See also[edit]

References[edit]

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  2. ^ Barton, Larry L.; Northup, Diana E. (9 September 2011). Microbial Ecology. Wiley-Blackwell. Oxford: John Wiley & Sons. p. 22. ISBN 978-1-118-01582-7. Retrieved 25 May 2013. 
  3. ^ Bowler, Chris; Karl, David M.; Colwell, Rita R. (2009). "Microbial oceanography in a sea of opportunity". Nature. 459 (7244): 180–4. Bibcode:2009Natur.459..180B. doi:10.1038/nature08056. PMID 19444203. 
  4. ^ Konopka, Allan (2009). "What is microbial community ecology?". The ISME Journal. 3 (11): 1223–30. doi:10.1038/ismej.2009.88. PMID 19657372. 
  5. ^ Whitman, W. B.; Coleman, DC; Wiebe, WJ (1998). "Prokaryotes: The unseen majority". Proceedings of the National Academy of Sciences. 95 (12): 6578–83. Bibcode:1998PNAS...95.6578W. doi:10.1073/pnas.95.12.6578. JSTOR 44981. PMC 33863free to read. PMID 9618454. 
  6. ^ "number of stars in the observable universe - Wolfram|Alpha". Retrieved 2011-11-22. 
  7. ^ Reddy, K. Ramesh; DeLaune, Ronald D. (15 July 2004). Biogeochemistry of Wetlands: Science and Applications. Boca Raton: Taylor & Francis. p. 116. ISBN 978-0-203-49145-4. Retrieved 25 May 2013. 
  8. ^ Delong, Edward F. (2009). "The microbial ocean from genomes to biomes". Nature. 459 (7244): 200–6. Bibcode:2009Natur.459..200D. doi:10.1038/nature08059. PMID 19444206. 
  9. ^ Lupp, Claudia (2009). "Microbial oceanography". Nature. 459 (7244): 179. Bibcode:2009Natur.459..179L. doi:10.1038/459179a. PMID 19444202. 
  10. ^ a b c Konopka, A. (2009). "Ecology, Microbial in Encyclopedia of Microbiology": 91–106. doi:10.1016/B978-012373944-5.00002-X. ISBN 978-0-12-373944-5. 
  11. ^ De Wit, Rutger; Bouvier, Thierry (2006). "'Everything is everywhere, but, the environment selects'; what did Baas Becking and Beijerinck really say?". Environmental Microbiology. 8 (4): 755–8. doi:10.1111/j.1462-2920.2006.01017.x. PMID 16584487.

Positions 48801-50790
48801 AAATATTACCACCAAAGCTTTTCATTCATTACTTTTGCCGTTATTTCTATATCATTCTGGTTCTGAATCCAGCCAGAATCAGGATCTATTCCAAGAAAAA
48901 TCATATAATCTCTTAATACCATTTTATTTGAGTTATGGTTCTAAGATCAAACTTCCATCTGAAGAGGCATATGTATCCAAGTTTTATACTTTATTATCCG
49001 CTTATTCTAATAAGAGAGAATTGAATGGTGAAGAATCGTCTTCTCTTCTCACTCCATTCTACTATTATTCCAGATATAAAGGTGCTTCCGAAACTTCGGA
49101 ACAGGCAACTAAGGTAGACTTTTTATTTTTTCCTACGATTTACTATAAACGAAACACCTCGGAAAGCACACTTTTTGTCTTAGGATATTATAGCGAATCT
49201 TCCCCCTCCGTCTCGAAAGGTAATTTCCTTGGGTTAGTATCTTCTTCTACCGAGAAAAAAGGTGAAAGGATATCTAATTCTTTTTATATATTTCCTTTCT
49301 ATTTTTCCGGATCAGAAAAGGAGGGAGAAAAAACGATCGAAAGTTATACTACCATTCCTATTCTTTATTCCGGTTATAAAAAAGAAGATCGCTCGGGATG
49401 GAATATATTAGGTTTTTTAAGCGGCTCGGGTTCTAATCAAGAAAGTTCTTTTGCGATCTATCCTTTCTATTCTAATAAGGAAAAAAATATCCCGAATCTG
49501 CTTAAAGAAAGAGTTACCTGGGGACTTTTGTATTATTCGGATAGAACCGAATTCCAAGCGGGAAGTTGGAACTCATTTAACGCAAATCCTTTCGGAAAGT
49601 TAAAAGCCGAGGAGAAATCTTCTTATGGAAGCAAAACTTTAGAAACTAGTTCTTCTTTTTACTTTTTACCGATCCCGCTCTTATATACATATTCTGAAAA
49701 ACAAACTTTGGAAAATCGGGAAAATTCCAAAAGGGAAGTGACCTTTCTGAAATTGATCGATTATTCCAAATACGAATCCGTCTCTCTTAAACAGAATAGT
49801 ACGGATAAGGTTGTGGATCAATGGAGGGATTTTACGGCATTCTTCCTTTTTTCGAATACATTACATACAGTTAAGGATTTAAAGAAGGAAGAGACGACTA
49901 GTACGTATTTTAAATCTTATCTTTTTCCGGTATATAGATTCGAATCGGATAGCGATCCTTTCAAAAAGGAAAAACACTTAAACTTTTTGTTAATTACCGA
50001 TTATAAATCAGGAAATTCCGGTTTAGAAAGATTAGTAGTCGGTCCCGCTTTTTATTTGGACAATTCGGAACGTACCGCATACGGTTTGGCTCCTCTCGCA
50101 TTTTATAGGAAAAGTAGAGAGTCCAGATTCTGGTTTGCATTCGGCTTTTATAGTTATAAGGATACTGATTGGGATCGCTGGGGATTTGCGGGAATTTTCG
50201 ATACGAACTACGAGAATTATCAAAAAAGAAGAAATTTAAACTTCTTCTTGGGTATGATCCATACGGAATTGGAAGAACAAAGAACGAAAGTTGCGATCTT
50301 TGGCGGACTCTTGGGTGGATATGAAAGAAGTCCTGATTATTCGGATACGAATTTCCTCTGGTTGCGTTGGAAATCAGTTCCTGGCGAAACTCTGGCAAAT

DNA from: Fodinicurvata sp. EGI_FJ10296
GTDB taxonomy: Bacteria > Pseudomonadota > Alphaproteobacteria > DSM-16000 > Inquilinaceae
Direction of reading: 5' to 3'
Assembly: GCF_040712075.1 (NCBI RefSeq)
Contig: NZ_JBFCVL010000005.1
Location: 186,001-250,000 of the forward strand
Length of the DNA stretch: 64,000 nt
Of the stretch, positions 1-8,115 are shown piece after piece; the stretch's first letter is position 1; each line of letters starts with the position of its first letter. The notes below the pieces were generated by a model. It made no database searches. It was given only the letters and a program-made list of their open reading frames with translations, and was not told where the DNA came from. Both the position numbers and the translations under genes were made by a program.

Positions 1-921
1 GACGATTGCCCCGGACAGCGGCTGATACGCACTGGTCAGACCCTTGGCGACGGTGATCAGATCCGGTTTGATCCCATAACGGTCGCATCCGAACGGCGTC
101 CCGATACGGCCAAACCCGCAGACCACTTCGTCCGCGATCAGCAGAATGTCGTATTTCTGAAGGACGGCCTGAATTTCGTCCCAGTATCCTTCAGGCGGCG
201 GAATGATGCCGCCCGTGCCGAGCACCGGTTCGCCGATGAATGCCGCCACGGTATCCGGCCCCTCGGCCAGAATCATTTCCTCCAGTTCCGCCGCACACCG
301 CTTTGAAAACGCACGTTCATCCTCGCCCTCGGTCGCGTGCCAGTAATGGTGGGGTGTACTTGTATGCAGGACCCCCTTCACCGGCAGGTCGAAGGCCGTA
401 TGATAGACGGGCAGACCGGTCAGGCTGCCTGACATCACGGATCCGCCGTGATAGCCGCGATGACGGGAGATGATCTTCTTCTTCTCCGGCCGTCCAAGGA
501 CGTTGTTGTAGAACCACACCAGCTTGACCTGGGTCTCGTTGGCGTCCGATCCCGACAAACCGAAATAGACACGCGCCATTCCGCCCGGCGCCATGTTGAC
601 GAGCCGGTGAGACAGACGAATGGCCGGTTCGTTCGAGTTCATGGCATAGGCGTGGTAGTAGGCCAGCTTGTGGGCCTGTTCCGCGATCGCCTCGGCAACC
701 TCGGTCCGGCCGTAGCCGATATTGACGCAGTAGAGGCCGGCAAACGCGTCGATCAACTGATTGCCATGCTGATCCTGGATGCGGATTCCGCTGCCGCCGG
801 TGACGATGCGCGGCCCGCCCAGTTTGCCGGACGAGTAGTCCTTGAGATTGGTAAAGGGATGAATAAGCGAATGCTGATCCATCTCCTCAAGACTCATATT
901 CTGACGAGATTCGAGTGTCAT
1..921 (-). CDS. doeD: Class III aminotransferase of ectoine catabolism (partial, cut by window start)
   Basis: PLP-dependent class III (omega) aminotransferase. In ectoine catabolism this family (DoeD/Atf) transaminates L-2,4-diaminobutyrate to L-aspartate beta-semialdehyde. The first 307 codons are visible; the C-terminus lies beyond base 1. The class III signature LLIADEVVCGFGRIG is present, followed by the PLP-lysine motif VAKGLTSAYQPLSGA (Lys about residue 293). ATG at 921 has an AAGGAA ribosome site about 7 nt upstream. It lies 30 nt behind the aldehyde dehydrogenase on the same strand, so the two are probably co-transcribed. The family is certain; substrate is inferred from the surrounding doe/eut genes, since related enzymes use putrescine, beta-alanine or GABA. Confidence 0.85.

12. ^ Madigan, Michael T. (2012). Brock biology of microorganisms (13th ed.). San Francisco: Benjamin Cummings. ISBN 9780321649638. 
  13. ^ Fenchel, Tom; Blackburn, Henry; King, Gary M. (24 July 2012). Bacterial Biogeochemistry: The Ecophysiology of Mineral Cycling (3 ed.). Boston, Mass.: Academic Press/Elsevier. p. 3. ISBN 978-0-12-415974-7. Retrieved 25 May 2013. 
  14. ^ McDaniel, L. D.; Young, E.; Delaney, J.; Ruhnau, F.; Ritchie, K. B.; Paul, J. H. (2010). "High Frequency of Horizontal Gene Transfer in the Oceans". Science. 330 (6000): 50. Bibcode:2010Sci...330...50M. doi:10.1126/science.1192243. PMID 20929803. 
  15. ^ Smets, Barth F.; Barkay, Tamar (2005). "Horizontal gene transfer: Perspectives at a crossroads of scientific disciplines". Nature Reviews Microbiology. 3 (9): 675–8. doi:10.1038/nrmicro1253. PMID 16145755. 
  16. ^ Verstraete, Willy (2007). "Microbial ecology and environmental biotechnology". The ISME Journal. 1 (1): 4–8. doi:10.1038/ismej.2007.7. PMID 18043608. 
  17. ^ Ott, J. (2005). "Marine Microbial Thiotrophic Ectosymbioses". Oceanography and Marine Biology: An Annual Review. 42: 95–118. ISBN 9780203507810. 
  18. ^ "Microbiology of the Built Environment". www.biomedcentral.com. Retrieved 2016-09-18. 
  19. ^ Kramer, Axel; Schwebke, Ingeborg; Kampf, Günter (2006-08-16). "How long do nosocomial pathogens persist on inanimate surfaces? A systematic review". BMC Infectious Diseases. 6 (1): 1–8. doi:10.1186/1471-2334-6-130. PMC 1564025free to read. PMID 16914034. 
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  21. ^ "Raw Diets Linked To Salmonella". Retrieved 2016-09-18. 
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  25. ^ "The bacteria-fighting super element making a return to hospitals: Copper". Washington Post. Retrieved 2016-09-18. 
  26. ^ "Silver nanoparticles kill germs, raise health concerns". Retrieved 2016-09-18.